Uber is losing $1 billion per year in China, but no matter: It’s profitable in its developed markets.
Co-founder and CEO Travis Kalanick recently told the Financial Times that his ride-hailing company is profitable in North America, Australia, Europe, the Middle East, and Africa, accounting for “all general and administrative costs,” but excluding interest and tax. This doesn’t seem to include the cost of its headquarters in San Francisco, though Fortune has contacted the company and will confirm if we hear back.
Notably missing from the list is Latin America, where Uber has been operating since 2013, yet faces competition from a number or other companies, along with some legal snags with regulators in places like Argentina.
A few months ago, Kalanick revealed that Uber was now profitable in the U.S., but the good fortune has now spread to many of its markets. “We have hundreds of cities that are profitable globally,” Kalanick told the Financial Times. “That allows us to invest in new places, and to sustainably invest in a very expensive place like China.”
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Speaking of China, Kalanick also disclosed that the hot ride-hailing market is now Uber’s biggest in terms of ride numbers and contributes to a third of the company’s daily rides, which is good news given how much money Uber is sinking into the market. Recently, Kalanick also promised that Uber’s Chinese business will be profitable in two years.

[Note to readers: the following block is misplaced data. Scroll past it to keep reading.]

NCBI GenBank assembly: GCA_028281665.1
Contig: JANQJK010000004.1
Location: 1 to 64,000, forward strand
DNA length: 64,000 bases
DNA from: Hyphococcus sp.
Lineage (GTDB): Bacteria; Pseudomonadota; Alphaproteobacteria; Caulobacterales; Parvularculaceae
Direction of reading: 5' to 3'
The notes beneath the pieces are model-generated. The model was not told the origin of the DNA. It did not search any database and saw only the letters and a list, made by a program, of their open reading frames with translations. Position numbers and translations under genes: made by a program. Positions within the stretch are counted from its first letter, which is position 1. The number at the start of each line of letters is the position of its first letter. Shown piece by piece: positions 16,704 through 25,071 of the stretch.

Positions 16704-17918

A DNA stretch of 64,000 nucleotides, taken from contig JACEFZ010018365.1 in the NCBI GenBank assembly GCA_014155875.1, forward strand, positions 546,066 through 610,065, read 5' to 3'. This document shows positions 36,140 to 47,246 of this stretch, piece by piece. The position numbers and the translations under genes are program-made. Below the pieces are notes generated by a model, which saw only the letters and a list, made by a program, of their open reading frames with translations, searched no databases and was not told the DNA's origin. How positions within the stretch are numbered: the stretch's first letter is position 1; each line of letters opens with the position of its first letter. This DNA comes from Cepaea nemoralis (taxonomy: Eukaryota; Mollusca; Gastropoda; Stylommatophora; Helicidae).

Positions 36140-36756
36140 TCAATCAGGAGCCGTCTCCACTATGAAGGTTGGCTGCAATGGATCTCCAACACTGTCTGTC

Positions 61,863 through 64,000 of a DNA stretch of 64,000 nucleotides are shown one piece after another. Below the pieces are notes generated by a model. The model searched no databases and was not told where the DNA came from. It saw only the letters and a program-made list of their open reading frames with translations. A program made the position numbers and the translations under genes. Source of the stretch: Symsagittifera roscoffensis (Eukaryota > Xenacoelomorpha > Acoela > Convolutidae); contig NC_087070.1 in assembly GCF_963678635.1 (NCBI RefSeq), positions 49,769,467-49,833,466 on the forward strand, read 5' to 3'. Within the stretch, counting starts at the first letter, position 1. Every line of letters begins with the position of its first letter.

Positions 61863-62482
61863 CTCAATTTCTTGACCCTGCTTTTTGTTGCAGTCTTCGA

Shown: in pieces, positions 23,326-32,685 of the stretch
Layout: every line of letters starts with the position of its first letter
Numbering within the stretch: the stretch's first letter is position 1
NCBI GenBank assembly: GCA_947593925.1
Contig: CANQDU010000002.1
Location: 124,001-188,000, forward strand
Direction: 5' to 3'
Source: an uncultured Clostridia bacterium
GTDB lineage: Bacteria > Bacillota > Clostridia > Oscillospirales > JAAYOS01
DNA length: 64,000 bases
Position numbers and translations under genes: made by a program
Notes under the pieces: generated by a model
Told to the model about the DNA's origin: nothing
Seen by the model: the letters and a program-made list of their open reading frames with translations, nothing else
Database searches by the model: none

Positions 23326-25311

Uber pays its Chinese drivers hefty bonuses on top of what it makes from each ride in a bid to grow its market share.
In China, Uber is facing strong competition from market leader Didi Chuxing, which announced on Wednesday it has closed a $7.3 billion round. The companies don’t agree exactly on market shares, but Didi Chuxing claims it currently holds about more than 80% of the market.
Uber is also on a fundraising spree. After closing a $5 billion round a couple of weeks ago, the company is now rumored to be pulling together a leveraged loan of $1 billion to $2 billion, thanks to Morgan Stanley (MS) and Barclays (BCS). As for its China arm, Uber is financing it through its main business’s profits, Uber’s own investors, and through some investors directly putting money into Uber China.